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  3. Rowan2222

    Rowan2222
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    I can't find any photos or evidence for a flat backed carriage being used, only photo's of later glass sided ones. But some photo's have similar tabbards on the horses backs - black with a silver inset ribbon. Most of the photo's have long fluffy plumes. The ones I saw looked like crows feathers and were shorter than those seen in modern photos.
     
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  4. Ultima Thule

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    I had a real hard time trying to translate those photos into how the streets look now on the map. It must be much easier to visualize if you're right there on the ground. But how did you know it was that particular pub? Did you see it in your vision?
     
  5. Rowan2222

    Rowan2222
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    I was outside it when it happened. the old photo's are referenced to the street names which haven't changed. I cross referenced it with the older town map. The pub hasn't changed - frontage is exactly the same now as it was in the 1800's, and the same as the photo.
    But parts of the roads have changed in modern times. M&S is still on the same spot though! They just put a raised walkway in - which created "the tunnels" underneath.

    If anyone wants to research online to see if they can find a flat backed funeral cart from Scotland around 1800's it would be interesting.
     
    #5 Rowan2222, Jul 5, 2019
    Last edited: Jul 5, 2019
  6. Ultima Thule

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    After looking at that first photo again, I noticed the St. Nicholas Street sign right above the Marks & Spencer. So then looking down in the photo from St. Nicholas Street past the M & S entrance the pub's facade looks nearly perpendicular. That means there must have been another street connecting St Nicholas to Netherkirkgate in those days. If I spin the image with the van in Google Maps, there is nothing but a wall directly across the street. So a lot has definitely changed.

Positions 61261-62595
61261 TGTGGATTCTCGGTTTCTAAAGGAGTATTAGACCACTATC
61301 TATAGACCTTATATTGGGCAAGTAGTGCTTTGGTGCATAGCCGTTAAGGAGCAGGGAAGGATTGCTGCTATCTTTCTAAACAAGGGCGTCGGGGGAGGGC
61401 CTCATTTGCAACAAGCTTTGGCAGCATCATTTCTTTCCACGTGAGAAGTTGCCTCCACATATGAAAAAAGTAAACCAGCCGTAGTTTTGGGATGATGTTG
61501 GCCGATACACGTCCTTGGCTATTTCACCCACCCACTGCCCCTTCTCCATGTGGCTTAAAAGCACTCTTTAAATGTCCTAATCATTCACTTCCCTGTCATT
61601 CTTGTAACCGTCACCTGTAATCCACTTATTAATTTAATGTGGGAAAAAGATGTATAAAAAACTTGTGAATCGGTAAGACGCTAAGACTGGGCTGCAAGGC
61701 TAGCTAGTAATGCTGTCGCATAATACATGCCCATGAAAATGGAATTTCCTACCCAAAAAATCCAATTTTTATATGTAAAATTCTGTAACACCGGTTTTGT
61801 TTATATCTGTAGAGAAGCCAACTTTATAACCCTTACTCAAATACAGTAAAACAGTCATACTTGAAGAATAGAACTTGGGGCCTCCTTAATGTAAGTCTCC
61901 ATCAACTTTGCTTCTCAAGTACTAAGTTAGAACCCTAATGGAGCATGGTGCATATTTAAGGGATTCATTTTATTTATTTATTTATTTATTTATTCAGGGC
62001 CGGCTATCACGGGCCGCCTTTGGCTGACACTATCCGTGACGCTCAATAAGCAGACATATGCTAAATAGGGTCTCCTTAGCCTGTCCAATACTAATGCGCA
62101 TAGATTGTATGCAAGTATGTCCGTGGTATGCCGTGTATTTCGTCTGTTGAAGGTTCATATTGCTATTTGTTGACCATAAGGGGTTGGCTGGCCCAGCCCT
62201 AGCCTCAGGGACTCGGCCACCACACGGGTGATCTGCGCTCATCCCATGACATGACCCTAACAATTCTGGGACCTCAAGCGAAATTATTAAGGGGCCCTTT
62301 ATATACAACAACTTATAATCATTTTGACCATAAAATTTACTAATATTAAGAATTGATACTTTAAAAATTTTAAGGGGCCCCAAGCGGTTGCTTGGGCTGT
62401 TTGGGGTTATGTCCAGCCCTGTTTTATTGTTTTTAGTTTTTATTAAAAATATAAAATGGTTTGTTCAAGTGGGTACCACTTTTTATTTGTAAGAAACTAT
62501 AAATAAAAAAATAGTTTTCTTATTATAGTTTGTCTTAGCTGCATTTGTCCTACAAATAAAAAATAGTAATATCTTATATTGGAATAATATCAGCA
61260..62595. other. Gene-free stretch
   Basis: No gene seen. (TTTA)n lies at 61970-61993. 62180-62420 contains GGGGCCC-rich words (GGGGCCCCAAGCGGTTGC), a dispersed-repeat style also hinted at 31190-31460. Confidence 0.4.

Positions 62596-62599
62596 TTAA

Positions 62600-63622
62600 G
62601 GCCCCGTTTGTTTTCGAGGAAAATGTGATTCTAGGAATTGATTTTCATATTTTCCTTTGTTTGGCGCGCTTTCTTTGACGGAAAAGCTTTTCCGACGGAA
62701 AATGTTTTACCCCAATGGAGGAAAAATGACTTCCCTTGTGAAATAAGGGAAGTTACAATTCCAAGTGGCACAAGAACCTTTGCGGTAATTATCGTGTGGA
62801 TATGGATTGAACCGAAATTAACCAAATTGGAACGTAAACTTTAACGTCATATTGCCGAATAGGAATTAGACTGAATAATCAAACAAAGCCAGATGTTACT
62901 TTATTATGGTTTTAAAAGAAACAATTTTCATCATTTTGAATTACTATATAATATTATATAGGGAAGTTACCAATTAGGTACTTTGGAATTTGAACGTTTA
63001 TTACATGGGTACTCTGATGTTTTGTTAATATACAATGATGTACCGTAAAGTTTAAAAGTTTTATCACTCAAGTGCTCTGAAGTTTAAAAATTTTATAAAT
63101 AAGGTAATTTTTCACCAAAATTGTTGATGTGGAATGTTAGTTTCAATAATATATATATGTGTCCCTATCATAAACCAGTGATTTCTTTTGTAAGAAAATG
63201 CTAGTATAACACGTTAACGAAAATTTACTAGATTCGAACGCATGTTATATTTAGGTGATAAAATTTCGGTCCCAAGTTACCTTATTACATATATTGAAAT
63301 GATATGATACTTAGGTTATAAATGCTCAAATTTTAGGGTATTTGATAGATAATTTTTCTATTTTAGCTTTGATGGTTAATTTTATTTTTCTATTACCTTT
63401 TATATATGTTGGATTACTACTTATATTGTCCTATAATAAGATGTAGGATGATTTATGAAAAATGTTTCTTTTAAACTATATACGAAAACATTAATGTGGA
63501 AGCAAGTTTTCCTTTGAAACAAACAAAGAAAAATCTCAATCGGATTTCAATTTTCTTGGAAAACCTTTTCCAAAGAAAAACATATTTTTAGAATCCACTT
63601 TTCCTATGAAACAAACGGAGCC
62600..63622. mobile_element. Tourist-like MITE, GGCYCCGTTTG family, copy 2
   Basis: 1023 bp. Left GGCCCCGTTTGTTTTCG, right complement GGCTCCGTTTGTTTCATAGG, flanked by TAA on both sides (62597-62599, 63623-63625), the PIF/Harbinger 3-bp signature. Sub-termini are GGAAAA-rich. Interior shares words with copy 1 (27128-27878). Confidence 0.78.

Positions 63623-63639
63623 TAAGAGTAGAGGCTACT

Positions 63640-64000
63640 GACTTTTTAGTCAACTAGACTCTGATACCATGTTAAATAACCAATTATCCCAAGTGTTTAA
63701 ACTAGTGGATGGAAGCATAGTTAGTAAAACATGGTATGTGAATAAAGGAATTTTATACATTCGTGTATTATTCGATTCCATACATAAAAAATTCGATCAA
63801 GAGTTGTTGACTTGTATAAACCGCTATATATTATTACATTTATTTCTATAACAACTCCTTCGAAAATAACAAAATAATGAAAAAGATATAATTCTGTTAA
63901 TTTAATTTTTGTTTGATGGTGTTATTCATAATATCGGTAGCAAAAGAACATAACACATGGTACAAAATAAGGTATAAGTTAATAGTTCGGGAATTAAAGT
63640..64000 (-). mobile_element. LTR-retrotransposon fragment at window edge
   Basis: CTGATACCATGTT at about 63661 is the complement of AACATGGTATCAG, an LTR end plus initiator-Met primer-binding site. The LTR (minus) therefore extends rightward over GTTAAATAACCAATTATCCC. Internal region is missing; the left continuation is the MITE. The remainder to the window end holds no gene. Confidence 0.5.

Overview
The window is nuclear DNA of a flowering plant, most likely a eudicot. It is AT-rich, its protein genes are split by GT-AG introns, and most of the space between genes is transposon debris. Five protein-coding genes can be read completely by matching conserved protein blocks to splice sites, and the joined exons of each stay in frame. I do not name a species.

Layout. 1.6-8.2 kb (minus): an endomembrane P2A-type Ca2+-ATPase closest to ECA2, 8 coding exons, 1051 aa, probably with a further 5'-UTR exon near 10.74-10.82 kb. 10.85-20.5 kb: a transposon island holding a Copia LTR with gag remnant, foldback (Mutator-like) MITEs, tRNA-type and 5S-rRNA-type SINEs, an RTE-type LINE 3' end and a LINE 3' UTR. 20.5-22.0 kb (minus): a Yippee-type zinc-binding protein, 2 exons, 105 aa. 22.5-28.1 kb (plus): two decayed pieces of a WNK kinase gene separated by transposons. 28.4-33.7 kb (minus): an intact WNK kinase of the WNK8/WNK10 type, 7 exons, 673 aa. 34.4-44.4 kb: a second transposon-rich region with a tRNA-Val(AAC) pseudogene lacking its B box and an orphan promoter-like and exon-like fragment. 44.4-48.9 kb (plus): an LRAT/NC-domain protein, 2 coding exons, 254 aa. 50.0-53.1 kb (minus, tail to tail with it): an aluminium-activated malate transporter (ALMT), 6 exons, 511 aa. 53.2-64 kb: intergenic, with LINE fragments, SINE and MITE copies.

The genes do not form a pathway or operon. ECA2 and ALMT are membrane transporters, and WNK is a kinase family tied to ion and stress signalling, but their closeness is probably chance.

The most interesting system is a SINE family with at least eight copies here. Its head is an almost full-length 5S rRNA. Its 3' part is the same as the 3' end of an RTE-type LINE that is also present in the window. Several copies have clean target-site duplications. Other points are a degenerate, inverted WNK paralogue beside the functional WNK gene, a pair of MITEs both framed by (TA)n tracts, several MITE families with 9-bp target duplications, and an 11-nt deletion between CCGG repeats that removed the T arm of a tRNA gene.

7. Rowan2222

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    Well that street in the second photo doesn't exist anymore, but the one off down to the left is the same as the pub is on. It is just showing how close it is to the church and that was the route taken in funerals - before they built over it.

    The first photo shows the pub right in the background same as it is today. Same roofline, same windows.
     
  8. Rowan2222

    Rowan2222
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    It would not make sense to have a funeral carriage there today because of the road changes, but in the past the route was easy to get to from the church. I want to find out where she went. Which route to which cemetery, and which one was filling up in the 1800's?
     
  9. Rowan2222

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    I have found that Netherkirkgate is one of the oldest streets in Aberdeen, with first mention of it in 1382, but it seems that the street existed before that as in 1212 the route existed.
    Netherkirkgate

    Haven't found out when the "ye olde frigate bar" was actually built yet.
     
  10. Lynne

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    Was the carriage like this?
    upload_2019-7-6_8-46-49.jpeg